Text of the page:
MIMICS is a MEDCAD software (MATERIALISE, Belgium). Using this software, the CT data were reconstructed into a virtual object by the thresholding technique. The site of interest (edentulous site) was then cut, and the section was measured with a 3-dimensional measuring tool.
The cementoenamel junction (CEJ) of the adjacent teeth on either sides was kept as the reference point, an imaginary line was drawn to connect the CEJ, and the bone width was calculated at exactly 2 mm, 4 mm, and 6 mm from crest of the ridge center (Figures 3a–c and 4a–c).
Preparation of the recipient bed
Patients were anesthetized with 2% lidocaine with 1:200 000 adrenaline. Horizontal incisions were made slightly palatal to the midcrestal region with care taken to preserve keratinized tissue on both sides of the incision (Figure 5). Vertical incisions were made on the buccal surface from the mesial and distal extents of the horizontal incision extending to the mucogingival junction. A full-thickness mucoperiosteal flap was reflected on the buccal side, and a pouch was created on the palatal side to insert the barrier membrane (Figure 6).
A measurement of the approximate length and width of the membrane required was obtained with the use of a periodontal probe and sterile tin foil cut to the size of the defect. Intramarrow cortical perforations were made at the recipient site with a round bur at a slow speed with copious saline irrigation (Figure 6).
Preparation of donor site
Crevicular incision was given in relation to mandibular anteriors, and then a vertical releasing incision was given on the buccal aspect from the mesial and distal extents of the horizontal incision extending to the mucogingival junction. A full-thickness mucoperiosteal flap was reflected (Figure 7).
The Ebner 502 expanded bone grafter was used for bone removal and autogenous grafting. The blade was used to shave bone from the cortical surfaces of the symphysis menti, producing short convoluted ribbons (Figure 8a). Then, the donor site was sutured. The particulate autogenous graft material, an osseous coagulum (Figure 8b), was then delivered with the handle directly in the prepared recipient bed covering the decortication site (Figure 9). A layer of Bio-Oss cancellous granules (0.25–1.0 mm μm) was then mixed with particulate graft and placed in the recipient site (Figure 10a and b).
The rehydrated BioMend membrane was placed in direct contact with the bone graft and extended at least 3 mm beyond the graft border in all directions (Figure 11). The flap was coronally repositioned for complete wound coverage without tension.
Primary closure was then obtained using a nonresorbable monofilament (Vicril, Ethicon, 4.0) suture (Figure 12). Periodontal dressing was done with Coe-Pack. All procedures were documented with clinical photographs.
Patients were given amoxicillin 500 mg, 1 capsule 3 times a day for 5 days; ibuprofen 400 mg, 1 tablet 3 times a day for 3 days; and chlorhexidine 0.12% twice daily rinse for 3 weeks. Written hand-outs of postoperative instructions to be followed by the patient were given. All patients were seen at 2 weeks postoperatively, and oral hygiene reinforcement was done. Sutures were removed 2 weeks postoperatively, and patients were followed up 6 months postoperatively (Figure 13).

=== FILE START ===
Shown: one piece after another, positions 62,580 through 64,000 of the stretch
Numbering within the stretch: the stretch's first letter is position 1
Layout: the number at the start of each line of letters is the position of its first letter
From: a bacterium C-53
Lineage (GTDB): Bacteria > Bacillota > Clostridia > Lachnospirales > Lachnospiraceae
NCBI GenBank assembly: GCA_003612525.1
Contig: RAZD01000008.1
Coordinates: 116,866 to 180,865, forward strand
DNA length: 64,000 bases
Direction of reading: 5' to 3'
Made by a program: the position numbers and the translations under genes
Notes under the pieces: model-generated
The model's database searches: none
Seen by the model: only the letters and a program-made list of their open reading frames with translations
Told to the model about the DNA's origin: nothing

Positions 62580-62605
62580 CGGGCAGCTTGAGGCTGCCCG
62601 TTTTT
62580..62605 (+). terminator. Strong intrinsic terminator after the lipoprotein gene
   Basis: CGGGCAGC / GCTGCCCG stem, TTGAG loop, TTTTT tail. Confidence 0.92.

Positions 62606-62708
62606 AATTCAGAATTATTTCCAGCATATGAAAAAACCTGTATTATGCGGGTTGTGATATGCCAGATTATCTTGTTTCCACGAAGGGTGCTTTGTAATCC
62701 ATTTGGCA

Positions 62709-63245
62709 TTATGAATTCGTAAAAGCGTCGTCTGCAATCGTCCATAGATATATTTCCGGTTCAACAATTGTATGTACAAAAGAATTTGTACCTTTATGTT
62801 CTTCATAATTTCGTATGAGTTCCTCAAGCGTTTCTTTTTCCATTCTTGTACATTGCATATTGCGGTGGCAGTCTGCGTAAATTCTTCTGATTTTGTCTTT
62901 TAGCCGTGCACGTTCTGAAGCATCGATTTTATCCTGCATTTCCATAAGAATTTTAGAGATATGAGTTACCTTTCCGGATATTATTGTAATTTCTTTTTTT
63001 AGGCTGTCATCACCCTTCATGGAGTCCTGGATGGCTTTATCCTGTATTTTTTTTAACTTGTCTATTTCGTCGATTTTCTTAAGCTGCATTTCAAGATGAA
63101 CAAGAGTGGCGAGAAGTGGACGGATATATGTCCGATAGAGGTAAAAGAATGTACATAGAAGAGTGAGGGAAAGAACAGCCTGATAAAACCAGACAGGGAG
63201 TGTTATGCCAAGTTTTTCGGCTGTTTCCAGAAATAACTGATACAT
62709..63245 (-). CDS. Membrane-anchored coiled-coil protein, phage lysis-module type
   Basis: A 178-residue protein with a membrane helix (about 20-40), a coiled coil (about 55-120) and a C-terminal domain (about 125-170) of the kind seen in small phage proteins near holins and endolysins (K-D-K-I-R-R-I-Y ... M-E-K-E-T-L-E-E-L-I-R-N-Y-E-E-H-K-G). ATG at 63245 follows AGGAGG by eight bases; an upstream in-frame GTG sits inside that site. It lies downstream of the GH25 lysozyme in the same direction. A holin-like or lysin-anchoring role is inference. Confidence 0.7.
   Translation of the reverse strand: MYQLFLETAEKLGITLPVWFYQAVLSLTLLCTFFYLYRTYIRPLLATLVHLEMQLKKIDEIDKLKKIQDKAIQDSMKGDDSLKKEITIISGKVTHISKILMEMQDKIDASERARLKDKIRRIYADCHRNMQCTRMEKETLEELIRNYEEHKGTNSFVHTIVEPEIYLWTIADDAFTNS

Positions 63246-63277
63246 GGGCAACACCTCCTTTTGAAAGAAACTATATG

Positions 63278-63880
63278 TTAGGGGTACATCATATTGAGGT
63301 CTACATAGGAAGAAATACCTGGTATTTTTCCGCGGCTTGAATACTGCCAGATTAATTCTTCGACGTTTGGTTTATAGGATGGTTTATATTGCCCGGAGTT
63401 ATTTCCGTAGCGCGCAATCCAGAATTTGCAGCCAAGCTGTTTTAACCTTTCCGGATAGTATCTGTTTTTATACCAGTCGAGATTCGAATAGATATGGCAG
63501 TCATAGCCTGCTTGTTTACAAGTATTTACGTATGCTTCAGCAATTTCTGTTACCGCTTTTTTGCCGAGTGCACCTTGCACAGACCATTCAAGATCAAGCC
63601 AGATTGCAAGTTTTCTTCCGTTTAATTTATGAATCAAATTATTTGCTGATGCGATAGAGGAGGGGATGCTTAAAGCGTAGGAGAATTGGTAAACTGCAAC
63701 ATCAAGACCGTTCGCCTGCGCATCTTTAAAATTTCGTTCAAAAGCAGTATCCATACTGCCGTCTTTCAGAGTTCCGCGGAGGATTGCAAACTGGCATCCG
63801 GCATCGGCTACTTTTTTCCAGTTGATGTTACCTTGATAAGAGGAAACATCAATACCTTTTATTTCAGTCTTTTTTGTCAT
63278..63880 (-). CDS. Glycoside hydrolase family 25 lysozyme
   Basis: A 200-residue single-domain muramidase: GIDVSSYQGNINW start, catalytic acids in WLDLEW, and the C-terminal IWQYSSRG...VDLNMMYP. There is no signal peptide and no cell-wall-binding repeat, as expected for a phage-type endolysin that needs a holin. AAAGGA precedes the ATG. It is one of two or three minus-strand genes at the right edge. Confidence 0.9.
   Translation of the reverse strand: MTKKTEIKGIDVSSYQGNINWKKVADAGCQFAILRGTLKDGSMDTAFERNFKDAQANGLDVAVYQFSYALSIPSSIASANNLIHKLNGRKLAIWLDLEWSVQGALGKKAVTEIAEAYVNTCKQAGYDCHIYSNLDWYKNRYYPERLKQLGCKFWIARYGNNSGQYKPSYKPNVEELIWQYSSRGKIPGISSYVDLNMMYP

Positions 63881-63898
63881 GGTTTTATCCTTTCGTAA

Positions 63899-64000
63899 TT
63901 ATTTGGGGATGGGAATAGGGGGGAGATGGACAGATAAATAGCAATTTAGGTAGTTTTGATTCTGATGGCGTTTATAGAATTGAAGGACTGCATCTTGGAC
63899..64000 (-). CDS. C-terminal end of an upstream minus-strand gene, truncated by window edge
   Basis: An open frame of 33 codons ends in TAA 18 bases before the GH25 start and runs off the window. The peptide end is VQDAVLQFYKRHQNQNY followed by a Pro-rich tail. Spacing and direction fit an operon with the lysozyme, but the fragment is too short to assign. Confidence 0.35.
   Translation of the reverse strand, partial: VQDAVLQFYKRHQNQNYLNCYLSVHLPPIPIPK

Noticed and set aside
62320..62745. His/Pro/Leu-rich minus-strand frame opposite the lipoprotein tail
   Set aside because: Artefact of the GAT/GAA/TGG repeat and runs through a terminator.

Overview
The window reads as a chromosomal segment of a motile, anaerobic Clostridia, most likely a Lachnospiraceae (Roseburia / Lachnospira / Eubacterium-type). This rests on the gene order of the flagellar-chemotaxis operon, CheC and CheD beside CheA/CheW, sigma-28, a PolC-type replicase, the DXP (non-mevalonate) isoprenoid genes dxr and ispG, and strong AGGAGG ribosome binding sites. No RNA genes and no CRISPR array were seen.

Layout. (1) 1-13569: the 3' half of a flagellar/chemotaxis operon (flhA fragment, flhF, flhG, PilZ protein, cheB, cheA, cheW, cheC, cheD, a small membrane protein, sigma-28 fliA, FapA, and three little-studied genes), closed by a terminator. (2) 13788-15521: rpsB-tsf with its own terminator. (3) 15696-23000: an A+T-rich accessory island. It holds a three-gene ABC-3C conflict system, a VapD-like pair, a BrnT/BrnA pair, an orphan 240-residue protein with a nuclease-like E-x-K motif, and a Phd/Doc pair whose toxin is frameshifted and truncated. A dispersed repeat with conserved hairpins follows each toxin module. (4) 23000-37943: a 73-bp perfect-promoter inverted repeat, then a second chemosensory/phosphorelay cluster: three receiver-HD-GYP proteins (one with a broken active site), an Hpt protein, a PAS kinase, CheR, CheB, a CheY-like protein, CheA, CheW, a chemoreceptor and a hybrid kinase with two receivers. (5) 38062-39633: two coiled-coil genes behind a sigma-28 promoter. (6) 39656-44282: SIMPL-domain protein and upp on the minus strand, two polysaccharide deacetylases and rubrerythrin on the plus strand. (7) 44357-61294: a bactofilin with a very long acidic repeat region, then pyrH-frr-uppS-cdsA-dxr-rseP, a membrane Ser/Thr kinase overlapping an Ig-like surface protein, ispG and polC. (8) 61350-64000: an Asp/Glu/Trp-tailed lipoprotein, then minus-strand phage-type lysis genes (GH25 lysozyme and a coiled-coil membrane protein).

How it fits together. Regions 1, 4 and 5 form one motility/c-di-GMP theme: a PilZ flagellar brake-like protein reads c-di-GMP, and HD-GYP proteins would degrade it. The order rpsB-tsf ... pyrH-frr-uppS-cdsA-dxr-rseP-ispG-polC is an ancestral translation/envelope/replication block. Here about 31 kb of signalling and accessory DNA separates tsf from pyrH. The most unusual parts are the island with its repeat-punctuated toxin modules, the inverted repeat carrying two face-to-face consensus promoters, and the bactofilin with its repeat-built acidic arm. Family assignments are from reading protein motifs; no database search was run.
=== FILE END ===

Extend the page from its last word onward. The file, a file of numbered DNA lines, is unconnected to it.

Means and standard deviations for both groups at preoperation, day 0, and day 180 were estimated. Since the measurements (responses) did not show normal distribution, nonparametric procedures were followed for analysis. Mean values were compared by using a Wilcoxon signed rank test after adjusting the P values for multiple comparison by using the Bonferroni correction method. The data were finalized using the Statistical Package for the Social Sciences (SPSS) software. In the present study, P < .05 was considered as the level of significance.
The mean width at 2 mm from the crest on day 0 was found to be 3.63 ± 0.29 mm; on day 180, the mean width was found to be 5.07 ± 0.25 mm. There was a mean increase of 1.44 ± 0.09 mm, which was statistically significant (P = .005).
The mean width at 4 mm from the crest on day 0 was found to be 4.10 ± 0.18; on day 180, the mean width was found to be 5.51 ± 0.21. There was a mean increase of 1.41 ± 0.08 mm, which was statistically significant (P = .005).
The mean width at 6 mm from the crest on day 0 was found to be 4.47 ± 0.25; on day 180, the mean width was found to be 5.88 ± 0.27. There was a mean increase of 1.41 ± 0.08, which was statistically significant (P = .005).
On day 0, the mean width at 6 mm from the ridge crest (4.47 ± 0.25) was significantly higher than the mean width at 2 mm from the ridge crest (3.63 ± 0.29) and the mean width at 4 mm from the ridge crest (4.10 ± 0.18; P < .05). Also, the mean width at 4 mm from the ridge crest (4.10 ± 0.18) was significantly higher than the mean width at 2 mm from the ridge crest (3.63 ± 0.29; P < .05).
On day 180, the mean width at 6 mm from the ridge crest (5.88 ± 0.27) was significantly higher than the mean width at 2 mm from the ridge crest (5.07 ± 0.25) and the mean width at 4 mm from the ridge crest (5.51 ± 0.21; P < .05). Also, the mean width at 4 mm from the ridge crest (5.51 ± 0.21) was significantly higher than the mean width at 2 mm from the ridge crest (5.07 ± 0.25; P < .05). On comparing the mean gain after 180 days among 3 dimensions, there was no significant difference (P = .704; the Table; Figure 14).